In assembling the stories in this issue about circular design, one word kept coming up: value. It surfaced early on in my conversation with Zita Cobb, the Shorefast founder and visionary behind Fogo Island’s resurgence. Describing the difference between something that has inherent value versus a status symbol, she recalled a friend of hers, Amos the fisher, who was confused about how a Louis Vuitton purse could sell for thousands of dollars while he couldn’t earn a meagre income hawking his fish. “The economy will start to work,” she told me, “when we practice true cost pricing.”
“The economy” is a phrase, Cobb likes to say, that is quick to clear a room. And it’s certainly not the usual scope of this magazine. But if we’re talking about how we can completely rethink how we do things, we inevitably come around to the question of value — which for too long has been dictated by market factors. If we re-centred our perception of value around circularity — how we can benefit the health of the planet and every living thing that thrives on it by considering the full life cycle of a product or project — we would develop a new mindset for designing, making, consuming and living in more equitable relationships with each other and our surroundings.
Using design thinking to bolster an entire place or community is a massive endeavour. But even in the design of a building or a furniture collection is an opportunity to re-set the program for circularity. The London design firm Pearson Lloyd is deeply engaged in this line of inquiry. Tom Lloyd would even go so far as to question why we should always buy new design — a perennial quandary of many a furniture fair is, ‘do we really need another chair?’ — when we can turn to subscription models. “The design opportunity,” Lloyd explains, “is to figure out how to make that happen: You have to modify where the value chain and wealth creation is in order to fulfill these opportunities. If you step back and say a chair has five lives, and each time you bought it back and released it — the wealth creation could be strong but it’s a different value stream model.”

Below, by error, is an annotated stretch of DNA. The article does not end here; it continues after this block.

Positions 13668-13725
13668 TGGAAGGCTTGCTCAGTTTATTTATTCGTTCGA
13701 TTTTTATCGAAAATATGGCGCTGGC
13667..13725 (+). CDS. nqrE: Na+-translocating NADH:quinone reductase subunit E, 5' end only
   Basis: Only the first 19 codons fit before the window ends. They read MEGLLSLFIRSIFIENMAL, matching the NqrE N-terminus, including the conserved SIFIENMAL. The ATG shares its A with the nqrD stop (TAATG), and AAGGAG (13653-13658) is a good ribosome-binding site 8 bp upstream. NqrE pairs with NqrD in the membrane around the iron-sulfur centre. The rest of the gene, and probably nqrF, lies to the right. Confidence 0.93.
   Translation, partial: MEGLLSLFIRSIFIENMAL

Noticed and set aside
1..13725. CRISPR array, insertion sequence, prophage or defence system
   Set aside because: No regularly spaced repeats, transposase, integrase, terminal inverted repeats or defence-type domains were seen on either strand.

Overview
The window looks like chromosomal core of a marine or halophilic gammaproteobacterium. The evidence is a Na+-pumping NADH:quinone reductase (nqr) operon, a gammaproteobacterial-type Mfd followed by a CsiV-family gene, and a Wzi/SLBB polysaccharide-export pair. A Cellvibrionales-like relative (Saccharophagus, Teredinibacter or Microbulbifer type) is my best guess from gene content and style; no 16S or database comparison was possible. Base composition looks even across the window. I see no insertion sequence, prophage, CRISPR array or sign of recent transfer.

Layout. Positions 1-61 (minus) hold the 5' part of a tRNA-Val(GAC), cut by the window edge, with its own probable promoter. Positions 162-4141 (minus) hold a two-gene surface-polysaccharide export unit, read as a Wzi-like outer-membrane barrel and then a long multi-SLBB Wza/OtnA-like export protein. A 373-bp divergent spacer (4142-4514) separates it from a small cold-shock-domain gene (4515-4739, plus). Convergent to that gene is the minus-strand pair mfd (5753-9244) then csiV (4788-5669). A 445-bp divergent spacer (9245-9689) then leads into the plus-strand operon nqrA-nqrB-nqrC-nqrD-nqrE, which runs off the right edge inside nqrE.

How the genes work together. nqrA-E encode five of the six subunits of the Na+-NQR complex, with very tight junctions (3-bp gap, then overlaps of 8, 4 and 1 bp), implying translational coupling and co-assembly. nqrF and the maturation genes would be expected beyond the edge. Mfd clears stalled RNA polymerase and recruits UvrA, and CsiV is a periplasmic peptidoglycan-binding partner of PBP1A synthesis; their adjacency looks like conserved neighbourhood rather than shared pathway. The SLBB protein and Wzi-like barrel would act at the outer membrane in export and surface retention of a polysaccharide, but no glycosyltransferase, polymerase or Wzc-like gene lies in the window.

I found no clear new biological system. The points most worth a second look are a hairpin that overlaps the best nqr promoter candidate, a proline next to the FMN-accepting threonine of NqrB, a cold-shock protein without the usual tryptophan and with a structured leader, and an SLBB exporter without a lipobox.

By rethinking “value,” we’re also reclaiming our own values. If we want to strive for a healthier planet, one that is more ethical and sustainable, we have several examples to follow — and this issue is brimming with them. Among the most stunning examples are a series of case studies of architecture projects – from Studio Weave’s London library made with felled city trees to 3XN/GXN’s Sydney skyscraper that upcycles an existing tower – that reimagine green construction.
ALSO IN THIS ISSUE
An agritourism retreat, a water-inspired espresso bar, a vision for the future of leisure travel – and other destinations, real and imagined, for rest and relaxation. Plus, new furniture for the hospitality sector.
A Way Forward
In Borno, Nigeria, the local government has teamed up with the UNDP and architect Tosin Oshinowo to create a new settlement for internally displaced persons.
Toronto Design Stars
Standouts, including Coolican & Co’s elegant lounge collection, from the Interior Design Show and DesignTO Festival.
The Great Outdoors
Lighting, furniture and accessories for achieving the most idyllic al fresco environment.
If we want to strive for a healthier planet, one that is more ethical and sustainable, we have several examples to follow — and this issue is brimming with them.